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Poor Practice Can Have Patient Safety Consequences

Rxpert Solutions > Blogs > Poor Practice Can Have Patient Safety Consequences

One of my main focuses in these blog posts is drug diversion. Unfortunately, there are many hospitals out there who don’t monitor for drug diversion, whether large hospital entities or independent stand alone hospitals. If a hospital does not monitor for drug diversion, they would also not be monitoring for, by default, poor practice. When I say “poor practice” I am mainly talking about nurses, but one could certainly identify a poor practice within the pharmacy as well. Poor practice is a survey finding risk because it most likely means hospital policies are not being followed, and it can be a patient safety risk as well. Sure, sometimes we stumble on a poor practice issue in talking with staff or investigating a medication error, but until we actually audit nursing activity, we will not have a comprehensive picture of nursing practice. Sometimes the poor practice will be a work around and actually lead you to improvements the staff has known for a long time was needed. Sometimes the poor practice will be lack of knowledge or plain risky behavior that has developed over time, and sometimes poor practice actually ends up being diversion.

A few examples of poor practices I have identified when starting a diversion monitoring program:

  • Long delays in waste
  • Long delays in charting administrations
  • Charting administration prior to med removal
  • Re-use of single dose syringes
  • Routine failure to chart pain scores for as needed pain medications
  • Routine use of multiple CNS depressants at the same time
  • Routine nurse hand off (the nurse who removed the medication is not the nurse who administers)

Sometimes I’ll find the poor practice is unit wide, meaning that is the practice on the unit as a whole. Other times, the poor practice seems to be restricted to an individual. Either way, it needs to be changed in order to be in compliance with policies, improve patient safety, and take one step closer to identifying possible drug diversion. If you can’t get your hospital administration to come on board with drug diversion monitoring, consider shifting your focus to poor practice monitoring.

Our References

Terri is absolutely phenomenal. She is an incredibly knowledgeable pharmacy resource. As the medication safety officer, the quality initiatives she implemented not only impacted the patients at our medical center but also reached into the community. Terri is a genuine professional who upholds accountability while creating community among her team members. She is a great listener to identify friction points and has actionable ideas to implement improvements.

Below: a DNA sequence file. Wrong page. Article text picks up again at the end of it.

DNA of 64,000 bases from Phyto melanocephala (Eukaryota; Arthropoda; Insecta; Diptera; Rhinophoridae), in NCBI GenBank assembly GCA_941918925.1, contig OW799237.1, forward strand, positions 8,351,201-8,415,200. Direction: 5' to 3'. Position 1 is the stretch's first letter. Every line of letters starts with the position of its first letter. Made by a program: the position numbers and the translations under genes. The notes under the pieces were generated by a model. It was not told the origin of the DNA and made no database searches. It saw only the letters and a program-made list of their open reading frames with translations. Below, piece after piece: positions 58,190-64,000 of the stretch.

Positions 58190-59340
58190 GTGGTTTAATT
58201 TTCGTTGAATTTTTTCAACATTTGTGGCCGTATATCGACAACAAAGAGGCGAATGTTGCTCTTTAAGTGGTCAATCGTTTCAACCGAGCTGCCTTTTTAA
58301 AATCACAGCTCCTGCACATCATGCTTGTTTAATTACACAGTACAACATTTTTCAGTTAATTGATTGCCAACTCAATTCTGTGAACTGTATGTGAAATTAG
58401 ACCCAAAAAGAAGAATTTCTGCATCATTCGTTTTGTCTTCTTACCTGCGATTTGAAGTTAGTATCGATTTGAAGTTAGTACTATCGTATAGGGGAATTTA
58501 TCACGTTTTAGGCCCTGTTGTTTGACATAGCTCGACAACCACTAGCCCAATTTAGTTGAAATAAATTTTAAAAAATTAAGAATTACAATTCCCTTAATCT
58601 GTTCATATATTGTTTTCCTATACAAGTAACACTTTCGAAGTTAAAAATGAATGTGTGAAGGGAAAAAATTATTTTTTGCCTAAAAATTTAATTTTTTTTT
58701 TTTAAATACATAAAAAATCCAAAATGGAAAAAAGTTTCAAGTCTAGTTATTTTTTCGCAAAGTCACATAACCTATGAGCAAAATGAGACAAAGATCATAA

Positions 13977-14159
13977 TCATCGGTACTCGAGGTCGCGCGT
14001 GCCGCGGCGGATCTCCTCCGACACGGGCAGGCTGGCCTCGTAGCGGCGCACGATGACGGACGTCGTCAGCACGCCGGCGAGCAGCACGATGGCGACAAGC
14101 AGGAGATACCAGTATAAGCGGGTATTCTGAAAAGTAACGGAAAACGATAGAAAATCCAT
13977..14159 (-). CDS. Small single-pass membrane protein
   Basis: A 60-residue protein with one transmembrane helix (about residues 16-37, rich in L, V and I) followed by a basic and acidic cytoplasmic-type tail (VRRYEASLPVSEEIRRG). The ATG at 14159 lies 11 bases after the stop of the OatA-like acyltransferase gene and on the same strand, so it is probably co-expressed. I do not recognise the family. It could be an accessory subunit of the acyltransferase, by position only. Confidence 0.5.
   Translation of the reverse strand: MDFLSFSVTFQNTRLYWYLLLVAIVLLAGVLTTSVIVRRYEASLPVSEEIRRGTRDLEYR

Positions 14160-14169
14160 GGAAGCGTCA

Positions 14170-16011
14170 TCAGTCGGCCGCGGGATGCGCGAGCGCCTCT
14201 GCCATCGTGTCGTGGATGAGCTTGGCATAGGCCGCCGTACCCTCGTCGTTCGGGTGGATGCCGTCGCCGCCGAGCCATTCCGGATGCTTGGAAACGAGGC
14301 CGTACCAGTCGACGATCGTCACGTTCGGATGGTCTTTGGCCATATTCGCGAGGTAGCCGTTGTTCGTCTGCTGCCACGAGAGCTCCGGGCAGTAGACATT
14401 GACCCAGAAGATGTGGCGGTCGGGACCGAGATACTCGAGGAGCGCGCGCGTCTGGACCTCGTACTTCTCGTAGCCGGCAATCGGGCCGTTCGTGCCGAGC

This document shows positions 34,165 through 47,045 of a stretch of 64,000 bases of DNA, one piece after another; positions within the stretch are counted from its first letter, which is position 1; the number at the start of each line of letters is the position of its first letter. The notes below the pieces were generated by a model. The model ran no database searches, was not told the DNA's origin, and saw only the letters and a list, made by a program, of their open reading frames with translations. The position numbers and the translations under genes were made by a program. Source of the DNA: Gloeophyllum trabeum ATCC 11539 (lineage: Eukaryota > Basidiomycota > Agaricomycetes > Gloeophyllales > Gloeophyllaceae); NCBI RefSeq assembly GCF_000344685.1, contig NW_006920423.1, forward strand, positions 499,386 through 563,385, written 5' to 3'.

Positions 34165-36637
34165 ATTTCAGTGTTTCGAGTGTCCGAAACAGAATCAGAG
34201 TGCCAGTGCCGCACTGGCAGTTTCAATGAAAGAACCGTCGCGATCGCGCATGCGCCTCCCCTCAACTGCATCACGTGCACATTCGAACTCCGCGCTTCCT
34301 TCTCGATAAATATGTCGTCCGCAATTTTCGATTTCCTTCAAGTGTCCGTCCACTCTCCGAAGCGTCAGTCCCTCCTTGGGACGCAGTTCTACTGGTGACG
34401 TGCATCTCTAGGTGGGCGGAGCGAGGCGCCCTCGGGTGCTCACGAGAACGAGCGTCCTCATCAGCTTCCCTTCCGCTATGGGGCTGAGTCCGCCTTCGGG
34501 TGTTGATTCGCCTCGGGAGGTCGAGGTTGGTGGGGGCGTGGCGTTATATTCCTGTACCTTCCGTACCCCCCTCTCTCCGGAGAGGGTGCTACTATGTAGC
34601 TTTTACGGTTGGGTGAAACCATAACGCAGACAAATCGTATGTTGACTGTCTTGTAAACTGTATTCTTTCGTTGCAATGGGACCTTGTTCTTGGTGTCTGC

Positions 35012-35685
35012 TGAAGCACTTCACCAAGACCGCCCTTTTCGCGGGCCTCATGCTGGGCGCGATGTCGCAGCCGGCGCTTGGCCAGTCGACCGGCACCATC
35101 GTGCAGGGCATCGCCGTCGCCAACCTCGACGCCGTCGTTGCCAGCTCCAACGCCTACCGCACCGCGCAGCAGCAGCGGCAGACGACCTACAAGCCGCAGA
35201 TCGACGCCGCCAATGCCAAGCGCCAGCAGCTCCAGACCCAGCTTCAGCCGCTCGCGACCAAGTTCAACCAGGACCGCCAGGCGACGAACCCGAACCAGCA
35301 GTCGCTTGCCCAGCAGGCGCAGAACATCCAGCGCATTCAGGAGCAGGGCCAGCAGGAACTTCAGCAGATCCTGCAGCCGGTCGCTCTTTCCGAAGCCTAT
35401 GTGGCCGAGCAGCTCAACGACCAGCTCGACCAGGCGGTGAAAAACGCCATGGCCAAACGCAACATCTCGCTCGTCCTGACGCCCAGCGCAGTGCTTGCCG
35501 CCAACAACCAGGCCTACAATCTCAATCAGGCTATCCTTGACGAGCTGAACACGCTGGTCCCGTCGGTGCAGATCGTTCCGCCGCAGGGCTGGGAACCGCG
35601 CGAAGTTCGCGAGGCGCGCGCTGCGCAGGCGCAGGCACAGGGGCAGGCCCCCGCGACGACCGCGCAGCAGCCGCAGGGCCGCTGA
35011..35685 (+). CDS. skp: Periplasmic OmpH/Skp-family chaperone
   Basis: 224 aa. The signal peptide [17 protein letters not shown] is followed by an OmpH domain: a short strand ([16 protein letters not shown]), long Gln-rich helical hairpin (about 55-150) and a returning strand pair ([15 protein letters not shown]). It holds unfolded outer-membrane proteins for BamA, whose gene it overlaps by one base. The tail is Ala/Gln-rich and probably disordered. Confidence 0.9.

T. Eagle. MBA, MLS(ASCP), CLS Lab Operations Manager

Terri is an expert at prospective risk identification -Failure, Mode and Effects Analysis (FMEA). Terri participated in CHPSO Patient Safety Safe Tables and was part of the Hospital Quality Institute’s Regional Quality and Patient Safety Leader Network.
She is an excellent public speaker and communicates well with public and professional audiences. I look forward to her continued work in medication safety.

Regional Quality Network at HQI

Terri has done a tremendous job with the controlled substance diversion program. She has had such a positive impact and has really made the hospital a safer place.

Tri-City Medical Center
Nurse Manager

We would not be where we are with the improvements we have made with opioid prescribing if it were not for Terri driving the process.

Tri-City Emergency Medical Group
Chief Physician

In addition to understanding the ins and outs of the [controlled substance use] process completely, she is very proactive in coming to me with provider issues that she detects. She truly balances the administrative duties and the regulatory components demand with a keen sense of what my practitioners do and what their needs are on the ground. Terri is instrumental in working with my department, balancing patient care, cooperation, ability, and integrity to get the job done.

UCSD Medical Center
Chief Anesthesiologist

Terri is knowledgeable and effective in pharmacy leadership. She has the ability to be able to anticipate and prepare for the future. Her ability to utilize resources effectively in this changing environment is a strong asset. She can adapt, evolve, mentor and still never say “no” when asked to assist. She exhibits great abilities to be flexible and is a “self starter”. She has a pleasant yet effective demeanor that commands results.

Candace Fong, Pharm D
System Director of Pharmacy and Medication Safety Common Spirit Health

Terri has always impressed me as being very smart. resourceful, creative, and easy to work with. Terri’s commitment to medication safety permeated our organization, raising the awareness of this important issue throughout all levels of the institution. Terri has always been engaged, cooperative, and generous with her time.

Cary Mells, MD
Chairman of the Department of Emergency Medicine Tri-City Medical Center

Terri has done more for the Pharmacy in her few months as Interim Pharmacy Director than any other Director has done during my 12 years here.

Anita Kennedy, MBA
VP of Ancillary Services Methodist Hospital

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Address: 950 Boardwalk Suite 305, San Marcos, CA 92078

  • 760.705.4078
  • tvidals@rxpert.solutions